production office with their glue guns and their Be-Dazzlers and made new
costumes for us. So we really--although they were a little bit more polished
probably than the original ones, so we were lucky enough to really get that
sort of level of authenticity. And then we just gave it that sort of merchant
ivory spin.

GROSS: You know, often, maybe I can even say usually, when theatrical
filmmakers make a movie based on a real story, whether it's a story of a war
or whether it's a biography, there is always just a lot of explanation about
all the liberties they had to take with the theatrical version because, well,
you know, real life is just too messy and too complicated. So you have to
boil it down and you have to make up scenes and you have to change the truth
'cause that's the way you have to do it. Having made a documentary on the
subject already, how much did you feel like you actually took in, you
know--how many liberties do you think you actually needed to take with the
story? Watching them both, I'd say your movie seems pretty faithful to your

Mr. BAILEY: I think, in a way, looking at it, the documentary almost worked
for us as kind of pre-production or kind of research.

GROSS: Uh-huh.

Mr. BAILEY: And James writing the book also helped that process, so that
when we came to make the film, we were completely steeped in every detail and
dimension of the story. The greatest liberty we took was to compress events
and cut and paste things. And the rationale for that was that, well, these
kids spent most of this time on drugs, and in that state of mind, the passing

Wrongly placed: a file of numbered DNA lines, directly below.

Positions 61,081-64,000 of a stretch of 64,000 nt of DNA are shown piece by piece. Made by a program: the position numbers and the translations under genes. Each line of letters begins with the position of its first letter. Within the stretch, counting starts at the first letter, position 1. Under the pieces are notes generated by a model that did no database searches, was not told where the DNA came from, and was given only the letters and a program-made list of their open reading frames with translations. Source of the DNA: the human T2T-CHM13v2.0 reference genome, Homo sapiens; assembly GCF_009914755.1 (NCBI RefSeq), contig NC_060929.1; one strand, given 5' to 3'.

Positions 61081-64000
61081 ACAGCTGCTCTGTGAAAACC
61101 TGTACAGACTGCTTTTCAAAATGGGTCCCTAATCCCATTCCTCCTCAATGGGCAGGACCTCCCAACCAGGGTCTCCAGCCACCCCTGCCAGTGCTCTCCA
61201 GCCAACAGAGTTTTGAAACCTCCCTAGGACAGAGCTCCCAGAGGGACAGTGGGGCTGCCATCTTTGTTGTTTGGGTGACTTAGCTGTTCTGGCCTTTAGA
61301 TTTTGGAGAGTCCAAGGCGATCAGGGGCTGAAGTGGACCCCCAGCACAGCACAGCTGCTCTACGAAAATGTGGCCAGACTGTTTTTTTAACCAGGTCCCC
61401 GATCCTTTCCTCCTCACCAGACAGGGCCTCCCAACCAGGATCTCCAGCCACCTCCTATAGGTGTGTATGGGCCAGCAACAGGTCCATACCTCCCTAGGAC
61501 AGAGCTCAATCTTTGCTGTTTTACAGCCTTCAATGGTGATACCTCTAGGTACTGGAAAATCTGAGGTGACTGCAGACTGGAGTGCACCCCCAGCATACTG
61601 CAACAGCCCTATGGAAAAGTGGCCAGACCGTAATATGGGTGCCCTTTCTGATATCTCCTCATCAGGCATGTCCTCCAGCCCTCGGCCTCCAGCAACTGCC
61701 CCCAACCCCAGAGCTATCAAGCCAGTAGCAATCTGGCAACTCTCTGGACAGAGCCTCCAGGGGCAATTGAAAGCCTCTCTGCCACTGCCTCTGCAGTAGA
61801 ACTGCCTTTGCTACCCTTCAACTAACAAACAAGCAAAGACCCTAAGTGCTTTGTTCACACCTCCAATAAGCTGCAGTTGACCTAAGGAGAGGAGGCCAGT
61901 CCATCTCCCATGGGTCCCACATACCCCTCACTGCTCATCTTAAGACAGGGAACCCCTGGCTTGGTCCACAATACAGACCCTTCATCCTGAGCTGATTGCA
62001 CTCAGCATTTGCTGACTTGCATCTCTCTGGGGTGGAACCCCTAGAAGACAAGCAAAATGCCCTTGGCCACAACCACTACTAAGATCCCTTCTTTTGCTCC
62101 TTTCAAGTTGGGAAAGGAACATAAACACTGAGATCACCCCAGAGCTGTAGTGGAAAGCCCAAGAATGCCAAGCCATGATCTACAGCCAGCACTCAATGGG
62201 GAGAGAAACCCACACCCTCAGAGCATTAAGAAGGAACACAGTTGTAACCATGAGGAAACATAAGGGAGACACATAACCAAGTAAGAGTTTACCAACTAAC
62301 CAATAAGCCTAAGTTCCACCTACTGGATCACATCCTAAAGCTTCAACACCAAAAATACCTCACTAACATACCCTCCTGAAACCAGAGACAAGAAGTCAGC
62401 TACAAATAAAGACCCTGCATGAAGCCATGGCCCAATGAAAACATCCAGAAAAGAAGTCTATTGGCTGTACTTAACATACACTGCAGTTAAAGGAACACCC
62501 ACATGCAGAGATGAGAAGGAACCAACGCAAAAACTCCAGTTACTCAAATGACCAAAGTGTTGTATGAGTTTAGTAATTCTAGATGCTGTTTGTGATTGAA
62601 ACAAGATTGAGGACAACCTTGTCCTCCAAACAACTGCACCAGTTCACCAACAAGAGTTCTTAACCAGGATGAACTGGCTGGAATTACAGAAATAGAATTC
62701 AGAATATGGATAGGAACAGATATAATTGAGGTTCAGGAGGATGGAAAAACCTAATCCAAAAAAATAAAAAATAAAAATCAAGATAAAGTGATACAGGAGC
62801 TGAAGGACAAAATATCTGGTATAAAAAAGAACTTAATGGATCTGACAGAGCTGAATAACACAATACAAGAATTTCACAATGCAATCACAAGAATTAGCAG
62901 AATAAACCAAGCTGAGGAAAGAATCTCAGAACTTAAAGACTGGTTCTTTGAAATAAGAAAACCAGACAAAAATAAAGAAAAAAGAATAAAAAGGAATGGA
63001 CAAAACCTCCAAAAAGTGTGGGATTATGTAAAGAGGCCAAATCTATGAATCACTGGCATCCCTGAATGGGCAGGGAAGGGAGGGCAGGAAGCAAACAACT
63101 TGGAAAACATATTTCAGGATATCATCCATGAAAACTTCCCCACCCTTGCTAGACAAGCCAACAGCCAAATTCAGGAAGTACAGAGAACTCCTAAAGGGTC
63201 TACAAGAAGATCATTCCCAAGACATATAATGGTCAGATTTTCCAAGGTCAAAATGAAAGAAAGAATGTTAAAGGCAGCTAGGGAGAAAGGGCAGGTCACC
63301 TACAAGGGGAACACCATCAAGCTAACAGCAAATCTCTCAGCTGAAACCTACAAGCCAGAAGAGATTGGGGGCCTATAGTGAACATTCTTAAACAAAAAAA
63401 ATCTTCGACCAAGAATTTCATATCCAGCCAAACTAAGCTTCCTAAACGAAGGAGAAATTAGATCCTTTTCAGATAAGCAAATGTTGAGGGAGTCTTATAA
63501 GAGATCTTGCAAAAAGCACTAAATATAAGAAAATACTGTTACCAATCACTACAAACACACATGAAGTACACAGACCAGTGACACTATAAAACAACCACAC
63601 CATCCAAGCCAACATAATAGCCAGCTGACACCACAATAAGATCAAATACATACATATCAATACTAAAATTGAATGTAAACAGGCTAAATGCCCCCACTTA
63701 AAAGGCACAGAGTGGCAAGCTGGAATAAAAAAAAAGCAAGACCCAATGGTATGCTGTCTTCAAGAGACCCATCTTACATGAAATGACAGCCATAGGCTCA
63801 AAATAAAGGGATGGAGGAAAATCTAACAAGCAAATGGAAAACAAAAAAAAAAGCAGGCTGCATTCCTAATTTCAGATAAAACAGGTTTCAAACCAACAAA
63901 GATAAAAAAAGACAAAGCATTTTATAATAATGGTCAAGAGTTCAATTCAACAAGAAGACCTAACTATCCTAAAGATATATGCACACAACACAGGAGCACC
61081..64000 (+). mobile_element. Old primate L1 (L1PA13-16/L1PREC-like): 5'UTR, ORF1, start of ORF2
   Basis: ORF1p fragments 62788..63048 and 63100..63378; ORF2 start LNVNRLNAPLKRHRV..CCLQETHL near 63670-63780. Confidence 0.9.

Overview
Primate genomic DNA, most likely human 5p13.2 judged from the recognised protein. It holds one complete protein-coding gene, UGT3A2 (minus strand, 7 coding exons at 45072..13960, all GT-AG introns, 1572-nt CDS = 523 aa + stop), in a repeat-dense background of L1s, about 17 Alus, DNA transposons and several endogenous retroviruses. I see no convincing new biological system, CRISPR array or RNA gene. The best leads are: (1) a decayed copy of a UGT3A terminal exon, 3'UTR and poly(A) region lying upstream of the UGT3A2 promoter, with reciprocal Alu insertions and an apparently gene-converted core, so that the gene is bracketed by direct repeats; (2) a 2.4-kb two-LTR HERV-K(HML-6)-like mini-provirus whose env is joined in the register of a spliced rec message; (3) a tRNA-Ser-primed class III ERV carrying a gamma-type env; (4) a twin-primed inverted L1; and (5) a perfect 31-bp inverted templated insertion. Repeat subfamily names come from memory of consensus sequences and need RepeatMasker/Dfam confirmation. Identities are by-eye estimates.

of time or what day it is or what year it is or even what century you're in or
what planet you're on kind of becomes immaterial. It becomes very plastic.
And so we took a story that deserves a span of 10 years and really compressed
it to about two or three and even though you're never really sure in the movie
what year it is or where you are. And I think in a way, even though it is a
movie, funny enough, we feel that in some respects, the movie is more true
than the documentary because we were able to take all these things that were
true and compress them and put them into the movie and cut and paste them.

You know, I think, though, the difference between a documentary and feature,
is that sometimes they get overplayed. And the thing about the club kids,
especially, was that they'd sort of grown up in the lens of the media. They
were addicted to attention, and they were carrying on always as if they were
actors in a film. And I think it's funny making documentaries because
increasingly it seems that our subjects are familiar with cameras and lenses.
They're used to being on a kind of stage. So, you know, perhaps we're all
performing all the time, which, you know, makes the difference between real
people and actors actually less than we think it is.

GROSS: Well, you know, a bunch of your films are about people who--they want
to be in front of a camera, they want to be celebrities and they've undergone
some kind of intentional self-transformation in order to become the person
that they want to be. And that includes your documentary on Andy Warhol, your
documentary "Party Monster," your documentary on Tammy Faye Bakker Messner,
"The Eyes of Tammy Faye." And I'm wondering if, like, you ever went through a
period like that yourself where instead of wanting to be behind the camera,
you wanted to be in front of it, and if you went through a period of
recreating yourself in a new image.

Mr. BARBATO: Well, of course, we never wanted to be stars.

Mr. BAILEY: He lied.

Mr. BARBATO: No, you know what? I think everybody loves messy celebrities.
I think we are certainly obsessed with them. And I think we're obsessed with
them and I think probably everybody is, because secretly, there's a part of
everybody that wants to be a star. And there's also a part of everybody that
is a mess. I mean, we--and so when you see those two things come together,
when--you know, we're all waiting for J. Lo to lose it. She's too perfect
right now, because that--the packaged celebrities who are our sort of gods and
goddesses, we love it when they lose it, because that's when they are like us.
That's when--each day we get up, we have to, like, it's, you know, for most
people, it's a big deal to get from the bed to the shower and to get through